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Gamma-ray burst

Brightest stellar explosion heralds new type of long-distance astronomy.
Provided by the University of California, Berkeley
Gamma-ray burst
Comparison of the same field, with the GRB at the center, at two minutes (imaged by PAIRITEL) and two months later (imaged by Gemini-North). The burst has faded by a factor of over a million.
A flash of light that blinded even small telescopes 6 months ago was the brightest astronomical explosion ever observed — visible to the naked eye despite originating halfway across the universe.

The gamma-ray burst, catalogued as GRB 080319B, was the result of a massive star's explosion 7.5 billion years ago that sent a pencil-beam of intense light on a direct collision course for Earth. It is the only known gamma-ray burst to have had a visible component bright enough to see with the naked eye.

"This was the brightest optical and infrared event that mankind has ever recorded," said Joshua Bloom, an assistant professor of astronomy at the University of California, Berkeley, and first author of an analysis of the event submitted to The Astrophysical Journal (ApJ) less than a week after the burst and accepted this week. "When more of these events are detected, we will open up the possibility of studying the infant universe with this new tool."

The gamma-ray burst was first detected by NASA's Swift satellite on March 19, after which many Earth- and space-based telescopes slewed into position to observe the rapidly fading light. Situated within the constellation Boötes, its flash eventually was pinpointed at a distance of about 7.5 billion light-years.

Bloom's group, using a robotic telescope in Arizona, began observing the intense infrared light just 54 seconds after the event began. The telescope, called the Peters Automated Infrared Imaging Telescope (PAIRITEL), was operating autonomously on a direct link from the Swift satellite. Bloom's graduate students Daniel Perley and Adam A. Miller analyzed the data.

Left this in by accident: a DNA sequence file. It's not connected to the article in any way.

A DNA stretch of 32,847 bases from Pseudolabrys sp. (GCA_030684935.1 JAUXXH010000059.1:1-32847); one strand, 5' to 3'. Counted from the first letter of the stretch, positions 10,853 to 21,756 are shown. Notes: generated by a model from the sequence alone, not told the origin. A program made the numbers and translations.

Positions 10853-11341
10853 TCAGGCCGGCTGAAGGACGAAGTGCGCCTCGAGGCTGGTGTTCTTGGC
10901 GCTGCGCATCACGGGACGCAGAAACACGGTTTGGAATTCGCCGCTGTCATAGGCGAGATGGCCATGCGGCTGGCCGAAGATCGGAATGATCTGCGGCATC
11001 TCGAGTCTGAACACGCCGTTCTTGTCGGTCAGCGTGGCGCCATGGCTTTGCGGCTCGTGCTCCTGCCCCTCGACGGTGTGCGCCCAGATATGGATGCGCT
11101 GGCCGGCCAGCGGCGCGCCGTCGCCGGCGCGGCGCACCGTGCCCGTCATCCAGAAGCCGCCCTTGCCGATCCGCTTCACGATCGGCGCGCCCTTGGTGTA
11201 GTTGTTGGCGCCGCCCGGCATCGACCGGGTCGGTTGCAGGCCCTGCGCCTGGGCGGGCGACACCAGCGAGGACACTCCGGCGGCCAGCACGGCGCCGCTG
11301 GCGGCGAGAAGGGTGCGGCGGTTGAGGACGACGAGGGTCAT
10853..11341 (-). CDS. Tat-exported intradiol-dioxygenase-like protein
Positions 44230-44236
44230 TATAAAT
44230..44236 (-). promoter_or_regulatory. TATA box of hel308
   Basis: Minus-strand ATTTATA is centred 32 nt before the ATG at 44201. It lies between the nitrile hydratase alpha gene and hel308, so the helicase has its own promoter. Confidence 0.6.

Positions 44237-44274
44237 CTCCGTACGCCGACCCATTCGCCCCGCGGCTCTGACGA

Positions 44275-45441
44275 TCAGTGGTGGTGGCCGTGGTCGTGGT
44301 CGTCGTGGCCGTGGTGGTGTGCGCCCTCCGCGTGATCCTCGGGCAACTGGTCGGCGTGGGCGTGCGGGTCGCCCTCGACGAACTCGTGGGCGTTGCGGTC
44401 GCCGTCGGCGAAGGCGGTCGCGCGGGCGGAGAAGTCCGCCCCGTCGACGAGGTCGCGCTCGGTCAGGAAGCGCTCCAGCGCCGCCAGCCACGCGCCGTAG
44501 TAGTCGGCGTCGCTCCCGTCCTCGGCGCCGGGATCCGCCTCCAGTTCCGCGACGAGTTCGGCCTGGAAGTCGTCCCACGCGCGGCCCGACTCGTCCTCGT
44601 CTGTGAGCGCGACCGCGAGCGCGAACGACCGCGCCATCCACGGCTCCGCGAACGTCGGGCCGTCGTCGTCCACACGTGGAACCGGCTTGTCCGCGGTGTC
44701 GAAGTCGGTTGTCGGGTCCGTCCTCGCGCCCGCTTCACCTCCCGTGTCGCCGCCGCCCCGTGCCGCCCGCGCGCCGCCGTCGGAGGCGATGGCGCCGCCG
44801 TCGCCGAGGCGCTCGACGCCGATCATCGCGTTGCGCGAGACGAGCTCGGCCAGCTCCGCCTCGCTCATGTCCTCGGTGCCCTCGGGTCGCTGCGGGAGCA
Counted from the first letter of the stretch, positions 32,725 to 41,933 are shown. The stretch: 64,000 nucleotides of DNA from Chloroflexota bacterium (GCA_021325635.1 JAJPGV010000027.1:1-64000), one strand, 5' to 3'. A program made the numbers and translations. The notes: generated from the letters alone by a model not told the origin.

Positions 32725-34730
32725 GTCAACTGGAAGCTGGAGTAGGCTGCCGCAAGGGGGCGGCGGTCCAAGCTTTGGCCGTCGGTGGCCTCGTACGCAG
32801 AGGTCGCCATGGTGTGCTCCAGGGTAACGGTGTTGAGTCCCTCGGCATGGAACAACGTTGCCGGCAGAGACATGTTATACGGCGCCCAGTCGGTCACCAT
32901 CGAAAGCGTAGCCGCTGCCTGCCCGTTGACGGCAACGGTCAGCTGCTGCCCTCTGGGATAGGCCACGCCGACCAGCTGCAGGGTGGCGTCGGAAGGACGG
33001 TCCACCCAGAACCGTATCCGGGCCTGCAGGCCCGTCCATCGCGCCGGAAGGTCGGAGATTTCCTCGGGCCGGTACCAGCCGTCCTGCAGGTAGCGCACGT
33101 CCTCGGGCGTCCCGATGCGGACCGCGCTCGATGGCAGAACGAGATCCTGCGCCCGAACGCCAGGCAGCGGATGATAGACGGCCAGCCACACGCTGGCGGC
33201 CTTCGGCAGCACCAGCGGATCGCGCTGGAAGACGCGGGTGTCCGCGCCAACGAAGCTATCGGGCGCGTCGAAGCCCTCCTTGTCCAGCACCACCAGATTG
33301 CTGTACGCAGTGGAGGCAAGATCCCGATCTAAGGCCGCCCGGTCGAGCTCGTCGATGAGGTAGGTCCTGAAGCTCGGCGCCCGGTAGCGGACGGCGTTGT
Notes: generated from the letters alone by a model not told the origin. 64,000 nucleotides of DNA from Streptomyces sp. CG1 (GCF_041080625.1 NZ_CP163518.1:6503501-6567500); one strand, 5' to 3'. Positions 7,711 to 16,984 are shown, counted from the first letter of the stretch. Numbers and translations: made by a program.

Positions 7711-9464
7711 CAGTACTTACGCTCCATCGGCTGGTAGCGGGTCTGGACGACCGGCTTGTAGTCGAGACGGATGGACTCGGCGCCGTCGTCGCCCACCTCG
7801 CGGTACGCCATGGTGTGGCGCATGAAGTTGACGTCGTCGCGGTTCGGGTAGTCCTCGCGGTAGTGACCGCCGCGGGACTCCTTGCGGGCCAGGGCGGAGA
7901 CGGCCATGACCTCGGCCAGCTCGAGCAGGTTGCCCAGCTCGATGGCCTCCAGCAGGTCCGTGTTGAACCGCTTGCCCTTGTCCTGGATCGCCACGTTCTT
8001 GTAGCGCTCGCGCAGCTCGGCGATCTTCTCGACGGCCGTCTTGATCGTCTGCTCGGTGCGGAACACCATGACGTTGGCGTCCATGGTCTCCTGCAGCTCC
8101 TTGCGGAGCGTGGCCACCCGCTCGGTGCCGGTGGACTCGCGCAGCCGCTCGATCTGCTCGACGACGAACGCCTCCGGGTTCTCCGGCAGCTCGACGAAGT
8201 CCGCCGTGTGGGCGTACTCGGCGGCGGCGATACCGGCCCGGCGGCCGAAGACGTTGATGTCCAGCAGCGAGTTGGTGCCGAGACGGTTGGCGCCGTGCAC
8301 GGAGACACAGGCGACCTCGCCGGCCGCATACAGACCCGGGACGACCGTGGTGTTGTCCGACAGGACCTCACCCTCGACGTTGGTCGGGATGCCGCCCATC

"This was the most powerful event ever seen in human existence," enthused Bloom's coauthor Alex Filippenko, UC Berkeley professor of astronomy. "A star that blew up and could be seen — barely — with the naked eye on a dark, moonless night, even though seven and a half billion light-years away, is just astonishing."

Filippenko calculated that if the supernova were located about 6,000 light-years from Earth, the gamma-ray burst would have appeared as bright as the Sun. Perley noted, too, that the burst at its peak was about 200 million times brighter than the entire galaxy in which it occurred.

Filippenko said that it is unlikely that anyone actually saw the flash, because it lasted only a few tens of seconds and appeared on a night with a bright Moon. Astronomers know it reached a magnitude of 5.6, close to the limits of human vision, because a Polish observing program known as Pi of the Sky took several photos of the gamma-ray burst's afterglow at the Las Campanas Observatory in Chile.

The Katzman Automatic Imaging Telescope (KAIT) at Lick Observatory also followed the fading afterglow of the burst, as did the Gemini South telescope in Chile. Bloom and his colleagues combined these observations with Swift data and Pi of the Sky images to complete their analysis.

The assimilation of new information about the event was particularly noteworthy. Less than 6 days after the event, Bloom's group submitted a 42-page paper written during a planned mountain retreat. Miller, then new to the fast-paced gamma-ray burst field said, "It was quite an introduction to research — my heart was racing for a week. I'm glad we decided to write instead of ski!"

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